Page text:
MIT: CIOs should focus on fewer items

Chief information officers need to learn to cut costs and streamline IT operations so they can better present a "rock solid" business case to management.

SINGAPORE--CIOs in the region have to prioritize specific portions of their IT operations so they can present a "rock solid" business case to management, in the face of the current economic uncertainties.

Peter Weill, chairman and senior research scientist at the Center for Information Systems Research, MIT Sloan School of Management, said CIOs must learn to consolidate systems so the IT department can "do fewer things better".

CIOs who are focused on these goals are able to see their projects holistically, not as individual investments. "Non-IT savvy companies embark on an IT project and finish it. IT-savvy ones embark on projects that are part of a platform--like lego blocks.

"At the end of 10 projects, there has to be a larger picture formed from them," said Weill, in an interview with ZDNet Asia.

Weill, who was in town to speak at a Microsoft-hosted CIO roundtable, said CIOs in Asia tend to be more hands-on with projects, which may sometimes lead to siloed projects because these IT chiefs are less focused on the broader, business picture, but on the projects themselves.

"With systems built as independent silos, you end up spending a lot of energy and [run up] the IT budget running those complicated projects.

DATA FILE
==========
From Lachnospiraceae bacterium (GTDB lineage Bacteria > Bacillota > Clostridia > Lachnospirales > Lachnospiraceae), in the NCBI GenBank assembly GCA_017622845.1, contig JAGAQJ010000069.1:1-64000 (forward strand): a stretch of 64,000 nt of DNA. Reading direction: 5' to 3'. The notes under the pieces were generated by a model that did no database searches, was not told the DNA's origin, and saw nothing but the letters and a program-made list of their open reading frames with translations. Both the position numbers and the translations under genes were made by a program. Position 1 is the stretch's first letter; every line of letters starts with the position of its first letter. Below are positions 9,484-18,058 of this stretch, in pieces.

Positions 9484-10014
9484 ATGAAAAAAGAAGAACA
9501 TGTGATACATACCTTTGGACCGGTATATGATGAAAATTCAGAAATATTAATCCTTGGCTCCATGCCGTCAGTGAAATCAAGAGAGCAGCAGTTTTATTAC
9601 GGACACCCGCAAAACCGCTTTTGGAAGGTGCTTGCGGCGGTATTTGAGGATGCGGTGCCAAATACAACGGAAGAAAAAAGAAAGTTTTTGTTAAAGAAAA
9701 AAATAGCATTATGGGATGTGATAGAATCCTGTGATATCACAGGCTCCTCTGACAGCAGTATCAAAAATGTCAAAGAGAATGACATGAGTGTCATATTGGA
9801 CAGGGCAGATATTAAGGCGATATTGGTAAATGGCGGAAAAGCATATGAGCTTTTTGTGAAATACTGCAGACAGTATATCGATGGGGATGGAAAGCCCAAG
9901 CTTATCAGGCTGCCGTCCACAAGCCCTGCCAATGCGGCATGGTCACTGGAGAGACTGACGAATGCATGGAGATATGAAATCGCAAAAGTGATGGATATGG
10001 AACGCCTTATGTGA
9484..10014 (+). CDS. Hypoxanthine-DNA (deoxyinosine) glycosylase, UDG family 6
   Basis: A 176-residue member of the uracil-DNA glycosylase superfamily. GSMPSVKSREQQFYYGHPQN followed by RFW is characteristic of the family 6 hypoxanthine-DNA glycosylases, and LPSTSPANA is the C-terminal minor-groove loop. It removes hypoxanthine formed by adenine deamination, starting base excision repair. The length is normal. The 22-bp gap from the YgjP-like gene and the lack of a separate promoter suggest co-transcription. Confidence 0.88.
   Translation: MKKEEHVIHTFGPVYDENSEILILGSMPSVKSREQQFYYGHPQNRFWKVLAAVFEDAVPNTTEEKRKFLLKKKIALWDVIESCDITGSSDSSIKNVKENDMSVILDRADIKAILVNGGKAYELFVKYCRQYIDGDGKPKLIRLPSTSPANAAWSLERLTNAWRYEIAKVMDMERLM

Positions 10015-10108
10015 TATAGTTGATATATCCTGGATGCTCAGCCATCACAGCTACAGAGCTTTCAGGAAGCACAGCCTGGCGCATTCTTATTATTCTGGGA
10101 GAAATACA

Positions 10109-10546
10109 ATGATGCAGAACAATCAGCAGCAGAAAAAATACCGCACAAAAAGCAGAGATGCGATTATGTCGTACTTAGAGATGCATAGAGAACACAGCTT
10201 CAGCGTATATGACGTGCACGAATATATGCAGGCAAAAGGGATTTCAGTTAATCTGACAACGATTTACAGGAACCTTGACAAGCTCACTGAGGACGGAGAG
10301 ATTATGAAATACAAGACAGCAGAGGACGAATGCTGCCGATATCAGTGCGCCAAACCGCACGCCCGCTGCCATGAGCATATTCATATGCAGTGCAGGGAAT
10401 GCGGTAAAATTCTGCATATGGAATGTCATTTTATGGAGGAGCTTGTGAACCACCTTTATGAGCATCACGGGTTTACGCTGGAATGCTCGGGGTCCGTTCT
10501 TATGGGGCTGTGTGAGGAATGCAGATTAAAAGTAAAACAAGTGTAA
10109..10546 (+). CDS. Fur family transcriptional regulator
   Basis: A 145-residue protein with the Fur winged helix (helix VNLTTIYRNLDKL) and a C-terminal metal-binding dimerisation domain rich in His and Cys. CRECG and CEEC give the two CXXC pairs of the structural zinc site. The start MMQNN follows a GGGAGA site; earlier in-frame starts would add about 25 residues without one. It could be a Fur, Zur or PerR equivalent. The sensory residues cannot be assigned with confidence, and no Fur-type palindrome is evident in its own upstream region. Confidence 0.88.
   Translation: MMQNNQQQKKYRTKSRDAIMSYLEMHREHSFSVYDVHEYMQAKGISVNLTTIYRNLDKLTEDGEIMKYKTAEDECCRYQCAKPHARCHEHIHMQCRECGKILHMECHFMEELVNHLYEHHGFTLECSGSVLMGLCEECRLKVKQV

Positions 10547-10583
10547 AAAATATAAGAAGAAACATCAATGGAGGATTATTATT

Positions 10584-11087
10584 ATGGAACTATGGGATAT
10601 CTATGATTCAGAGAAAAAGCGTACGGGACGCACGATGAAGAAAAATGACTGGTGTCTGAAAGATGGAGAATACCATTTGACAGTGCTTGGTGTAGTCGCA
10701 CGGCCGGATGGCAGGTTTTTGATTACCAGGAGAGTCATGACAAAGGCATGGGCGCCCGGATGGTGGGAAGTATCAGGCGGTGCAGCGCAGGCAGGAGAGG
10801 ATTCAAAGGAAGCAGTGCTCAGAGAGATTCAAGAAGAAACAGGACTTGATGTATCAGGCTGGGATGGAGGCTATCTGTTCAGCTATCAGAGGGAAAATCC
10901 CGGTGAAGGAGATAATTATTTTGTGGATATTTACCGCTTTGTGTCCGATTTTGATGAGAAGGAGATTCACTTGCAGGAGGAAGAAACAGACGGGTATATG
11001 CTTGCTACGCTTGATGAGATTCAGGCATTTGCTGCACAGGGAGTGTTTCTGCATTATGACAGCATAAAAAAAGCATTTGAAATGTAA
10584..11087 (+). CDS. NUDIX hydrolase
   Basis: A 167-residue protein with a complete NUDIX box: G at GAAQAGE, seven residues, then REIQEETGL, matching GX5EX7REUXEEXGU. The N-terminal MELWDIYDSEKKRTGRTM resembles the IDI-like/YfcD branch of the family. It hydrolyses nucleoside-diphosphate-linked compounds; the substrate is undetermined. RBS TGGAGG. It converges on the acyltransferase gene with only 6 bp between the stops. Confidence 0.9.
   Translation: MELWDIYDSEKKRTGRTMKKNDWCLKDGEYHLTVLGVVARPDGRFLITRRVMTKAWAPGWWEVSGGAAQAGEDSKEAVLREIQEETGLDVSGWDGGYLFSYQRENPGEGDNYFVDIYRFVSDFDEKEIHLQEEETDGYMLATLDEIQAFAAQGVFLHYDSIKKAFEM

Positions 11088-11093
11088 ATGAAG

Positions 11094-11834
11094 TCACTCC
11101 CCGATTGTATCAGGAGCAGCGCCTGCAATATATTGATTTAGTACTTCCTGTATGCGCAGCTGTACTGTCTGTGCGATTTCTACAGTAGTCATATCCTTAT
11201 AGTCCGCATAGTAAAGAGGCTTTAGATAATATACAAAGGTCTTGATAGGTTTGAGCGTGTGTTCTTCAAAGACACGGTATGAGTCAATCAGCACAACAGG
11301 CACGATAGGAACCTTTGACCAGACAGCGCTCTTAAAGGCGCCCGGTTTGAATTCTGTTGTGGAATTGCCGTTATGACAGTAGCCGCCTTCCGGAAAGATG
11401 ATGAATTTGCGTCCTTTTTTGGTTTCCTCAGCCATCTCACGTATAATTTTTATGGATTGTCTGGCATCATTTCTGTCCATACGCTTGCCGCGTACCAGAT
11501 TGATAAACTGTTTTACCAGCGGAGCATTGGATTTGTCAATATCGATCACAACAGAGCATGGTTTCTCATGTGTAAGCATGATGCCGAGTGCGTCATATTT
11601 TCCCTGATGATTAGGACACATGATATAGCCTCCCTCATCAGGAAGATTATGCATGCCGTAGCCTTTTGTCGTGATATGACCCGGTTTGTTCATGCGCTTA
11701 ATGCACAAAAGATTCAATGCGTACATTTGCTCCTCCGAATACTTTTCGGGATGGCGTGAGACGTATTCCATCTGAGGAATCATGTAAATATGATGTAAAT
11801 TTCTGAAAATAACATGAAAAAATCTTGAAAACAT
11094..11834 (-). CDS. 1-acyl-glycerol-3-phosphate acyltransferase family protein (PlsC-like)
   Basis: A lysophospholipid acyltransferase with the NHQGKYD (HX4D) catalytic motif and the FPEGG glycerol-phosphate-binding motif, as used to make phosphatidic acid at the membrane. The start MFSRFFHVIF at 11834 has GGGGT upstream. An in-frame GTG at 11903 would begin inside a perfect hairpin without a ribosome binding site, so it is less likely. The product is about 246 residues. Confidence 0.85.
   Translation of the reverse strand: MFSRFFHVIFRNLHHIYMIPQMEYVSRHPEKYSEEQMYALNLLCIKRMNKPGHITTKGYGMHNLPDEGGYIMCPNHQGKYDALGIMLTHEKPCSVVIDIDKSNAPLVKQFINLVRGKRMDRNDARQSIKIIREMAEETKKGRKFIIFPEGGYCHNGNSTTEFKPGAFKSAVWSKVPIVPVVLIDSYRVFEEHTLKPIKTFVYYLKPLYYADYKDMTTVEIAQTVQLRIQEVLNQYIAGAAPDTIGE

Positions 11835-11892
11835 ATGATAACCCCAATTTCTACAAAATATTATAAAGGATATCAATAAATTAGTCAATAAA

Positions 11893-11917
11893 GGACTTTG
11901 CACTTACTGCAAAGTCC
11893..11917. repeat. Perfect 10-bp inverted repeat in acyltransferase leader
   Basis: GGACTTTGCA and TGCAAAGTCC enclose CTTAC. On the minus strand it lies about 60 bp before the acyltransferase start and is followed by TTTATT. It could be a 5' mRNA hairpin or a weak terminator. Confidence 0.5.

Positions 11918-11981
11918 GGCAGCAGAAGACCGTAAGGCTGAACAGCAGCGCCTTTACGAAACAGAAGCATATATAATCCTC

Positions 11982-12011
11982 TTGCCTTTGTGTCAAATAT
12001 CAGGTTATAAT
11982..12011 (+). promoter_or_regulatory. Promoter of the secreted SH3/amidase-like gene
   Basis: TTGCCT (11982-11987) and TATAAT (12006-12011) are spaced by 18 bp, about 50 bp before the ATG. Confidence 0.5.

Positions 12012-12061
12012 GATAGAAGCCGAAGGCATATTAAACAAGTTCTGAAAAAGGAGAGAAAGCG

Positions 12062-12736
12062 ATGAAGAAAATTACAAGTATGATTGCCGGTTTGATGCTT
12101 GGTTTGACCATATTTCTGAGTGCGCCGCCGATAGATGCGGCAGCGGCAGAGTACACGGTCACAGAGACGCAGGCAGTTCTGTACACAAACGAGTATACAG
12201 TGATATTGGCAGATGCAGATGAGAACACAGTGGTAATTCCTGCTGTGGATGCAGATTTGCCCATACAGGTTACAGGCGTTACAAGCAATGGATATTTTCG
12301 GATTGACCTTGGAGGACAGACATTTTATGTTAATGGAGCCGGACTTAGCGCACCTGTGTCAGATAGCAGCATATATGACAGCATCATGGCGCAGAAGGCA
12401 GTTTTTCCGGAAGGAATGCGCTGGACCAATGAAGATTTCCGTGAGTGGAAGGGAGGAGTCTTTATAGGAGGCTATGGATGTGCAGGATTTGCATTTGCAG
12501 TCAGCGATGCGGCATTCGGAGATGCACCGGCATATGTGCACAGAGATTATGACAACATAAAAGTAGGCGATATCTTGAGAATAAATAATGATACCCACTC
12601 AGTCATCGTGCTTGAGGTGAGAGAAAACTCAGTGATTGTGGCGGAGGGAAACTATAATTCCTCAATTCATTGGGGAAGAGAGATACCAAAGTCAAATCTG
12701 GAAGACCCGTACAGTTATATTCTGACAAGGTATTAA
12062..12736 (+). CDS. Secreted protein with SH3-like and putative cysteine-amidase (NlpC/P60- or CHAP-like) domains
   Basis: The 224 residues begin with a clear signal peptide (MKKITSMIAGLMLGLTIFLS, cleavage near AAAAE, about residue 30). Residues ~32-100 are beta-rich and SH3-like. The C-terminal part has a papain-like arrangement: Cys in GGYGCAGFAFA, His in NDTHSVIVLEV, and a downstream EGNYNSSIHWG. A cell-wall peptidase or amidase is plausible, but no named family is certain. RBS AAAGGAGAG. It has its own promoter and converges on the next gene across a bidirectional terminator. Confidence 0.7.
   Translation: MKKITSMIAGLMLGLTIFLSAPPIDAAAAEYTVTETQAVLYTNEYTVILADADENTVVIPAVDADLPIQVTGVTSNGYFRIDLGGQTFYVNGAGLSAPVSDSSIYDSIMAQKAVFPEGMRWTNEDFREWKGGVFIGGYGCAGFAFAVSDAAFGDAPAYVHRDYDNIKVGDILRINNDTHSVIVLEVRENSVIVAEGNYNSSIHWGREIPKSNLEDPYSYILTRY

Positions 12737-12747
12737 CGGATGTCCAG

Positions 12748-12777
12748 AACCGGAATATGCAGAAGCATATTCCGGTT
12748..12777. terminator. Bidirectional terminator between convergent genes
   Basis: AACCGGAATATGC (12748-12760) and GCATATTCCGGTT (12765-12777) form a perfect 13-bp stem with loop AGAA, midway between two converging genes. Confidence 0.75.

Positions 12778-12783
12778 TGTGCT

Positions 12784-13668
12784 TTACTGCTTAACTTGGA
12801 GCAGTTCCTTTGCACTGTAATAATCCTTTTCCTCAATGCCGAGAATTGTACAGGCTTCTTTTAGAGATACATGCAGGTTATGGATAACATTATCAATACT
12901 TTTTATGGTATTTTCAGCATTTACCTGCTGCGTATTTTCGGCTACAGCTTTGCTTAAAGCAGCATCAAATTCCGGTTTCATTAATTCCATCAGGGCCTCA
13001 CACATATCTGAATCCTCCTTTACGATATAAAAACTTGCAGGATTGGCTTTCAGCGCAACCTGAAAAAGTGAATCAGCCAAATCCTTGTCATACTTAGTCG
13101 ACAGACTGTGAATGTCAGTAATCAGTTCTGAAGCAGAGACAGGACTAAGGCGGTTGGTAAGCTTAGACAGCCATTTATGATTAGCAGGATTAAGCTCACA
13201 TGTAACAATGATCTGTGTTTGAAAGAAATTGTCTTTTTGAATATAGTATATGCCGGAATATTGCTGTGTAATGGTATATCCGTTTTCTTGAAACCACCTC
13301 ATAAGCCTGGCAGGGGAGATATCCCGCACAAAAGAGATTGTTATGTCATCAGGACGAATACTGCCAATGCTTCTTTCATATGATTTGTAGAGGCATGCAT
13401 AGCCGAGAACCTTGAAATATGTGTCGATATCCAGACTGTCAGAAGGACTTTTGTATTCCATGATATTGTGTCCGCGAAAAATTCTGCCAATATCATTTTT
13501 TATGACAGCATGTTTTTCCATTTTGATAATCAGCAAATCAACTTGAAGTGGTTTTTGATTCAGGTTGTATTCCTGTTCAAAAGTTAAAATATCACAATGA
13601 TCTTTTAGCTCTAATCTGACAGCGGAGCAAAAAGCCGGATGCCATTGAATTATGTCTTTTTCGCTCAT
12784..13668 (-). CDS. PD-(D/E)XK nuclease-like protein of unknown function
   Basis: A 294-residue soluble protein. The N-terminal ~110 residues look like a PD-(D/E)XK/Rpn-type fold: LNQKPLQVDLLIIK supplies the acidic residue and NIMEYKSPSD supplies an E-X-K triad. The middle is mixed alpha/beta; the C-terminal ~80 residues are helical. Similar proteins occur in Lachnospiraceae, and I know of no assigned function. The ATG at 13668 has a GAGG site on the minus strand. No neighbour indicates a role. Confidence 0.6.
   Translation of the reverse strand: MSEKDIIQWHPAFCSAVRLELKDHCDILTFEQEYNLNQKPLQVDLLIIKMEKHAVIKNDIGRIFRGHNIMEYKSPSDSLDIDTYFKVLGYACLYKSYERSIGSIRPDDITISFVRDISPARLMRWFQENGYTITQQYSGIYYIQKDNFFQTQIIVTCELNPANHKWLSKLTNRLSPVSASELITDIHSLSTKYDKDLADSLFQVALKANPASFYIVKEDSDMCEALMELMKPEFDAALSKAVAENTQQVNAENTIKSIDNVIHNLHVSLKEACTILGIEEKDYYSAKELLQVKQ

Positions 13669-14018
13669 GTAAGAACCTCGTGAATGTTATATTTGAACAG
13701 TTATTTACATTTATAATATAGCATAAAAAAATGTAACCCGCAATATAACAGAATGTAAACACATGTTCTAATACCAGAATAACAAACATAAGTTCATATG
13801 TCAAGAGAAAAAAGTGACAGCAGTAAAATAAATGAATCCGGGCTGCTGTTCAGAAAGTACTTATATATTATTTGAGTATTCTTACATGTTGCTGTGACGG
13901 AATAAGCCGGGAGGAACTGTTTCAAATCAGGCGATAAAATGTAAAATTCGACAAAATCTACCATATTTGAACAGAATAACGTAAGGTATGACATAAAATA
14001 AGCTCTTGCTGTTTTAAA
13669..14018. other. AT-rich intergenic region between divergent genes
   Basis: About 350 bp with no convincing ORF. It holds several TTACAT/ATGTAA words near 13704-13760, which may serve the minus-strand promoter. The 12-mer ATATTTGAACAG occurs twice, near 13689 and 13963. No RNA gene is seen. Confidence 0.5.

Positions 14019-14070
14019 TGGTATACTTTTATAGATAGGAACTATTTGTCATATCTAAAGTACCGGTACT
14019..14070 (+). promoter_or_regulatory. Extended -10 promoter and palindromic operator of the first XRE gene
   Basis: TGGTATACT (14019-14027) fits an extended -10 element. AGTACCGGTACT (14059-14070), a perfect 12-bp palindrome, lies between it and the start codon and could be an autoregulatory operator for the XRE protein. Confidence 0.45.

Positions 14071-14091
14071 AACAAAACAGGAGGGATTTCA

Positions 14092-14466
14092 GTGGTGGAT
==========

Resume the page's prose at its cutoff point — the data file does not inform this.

"What works really well is strategic experimenting--if a project doesn't succeed, kill it quickly. If you don't, you will end up with a host of zombie projects," he said.

According to an MIT research paper released in March on CIOs globally, the average firm spends 68 percent of its budget running current systems. An "IT-savvy" company spends a lower 50 to 60 percent instead, by "consolidating the spaghetti" projects, said Weill. This frees up almost half of the budget to pursue new projects, he noted.

Dan Chrysler, enterprise marketing director, Microsoft Asia-Pacific, said companies can take advantage of existing platforms by refocusing them toward business processes.

He offered the example of Thailand's Thammasat University, which consolidated its combination of paper and digital databases for auditing purposes. By putting the data through business intelligence analytics to output school performance and operational information, the school reduced the time to audit by 77 percent.

Businesses more optimistic in Asia
As the economic crisis comes to a head, Asian CIOs may have an easier time than their Western counterparts.

According to Weill, an "overwhelming majority" of the CIOs present at the roundtable said budgets would be up next year, with a handful reporting theirs would be flat. "In the United States, budgets are flat at best. There is a lot of optimism in Asia. There was a lot of conversation around how IT can help, not cutting IT budgets," he said.

With budgets staying buoyant, CIOs can therefore streamline operations and use the additional time afforded to them to perform more business tasks.

MIT's survey revealed that CIOs worldwide spend 10 percent of their time with external customers. CEOs surveyed said they wanted that time to double at least to 25 percent.

"This shows the role of the CIO is evolving; it is not just to deliver IT services well. They have to think of other areas and their time with external customers," said Weill.

This evolving role of CIOs places them in good stead with gaining management buy-in, Weill noted. Those who optimize systems with the business in mind are in a better position to move IT from being an "order taker" to a strategic role.

"Put increased emphasis on fewer things, so you can have a rock solid justification for IT," he said.


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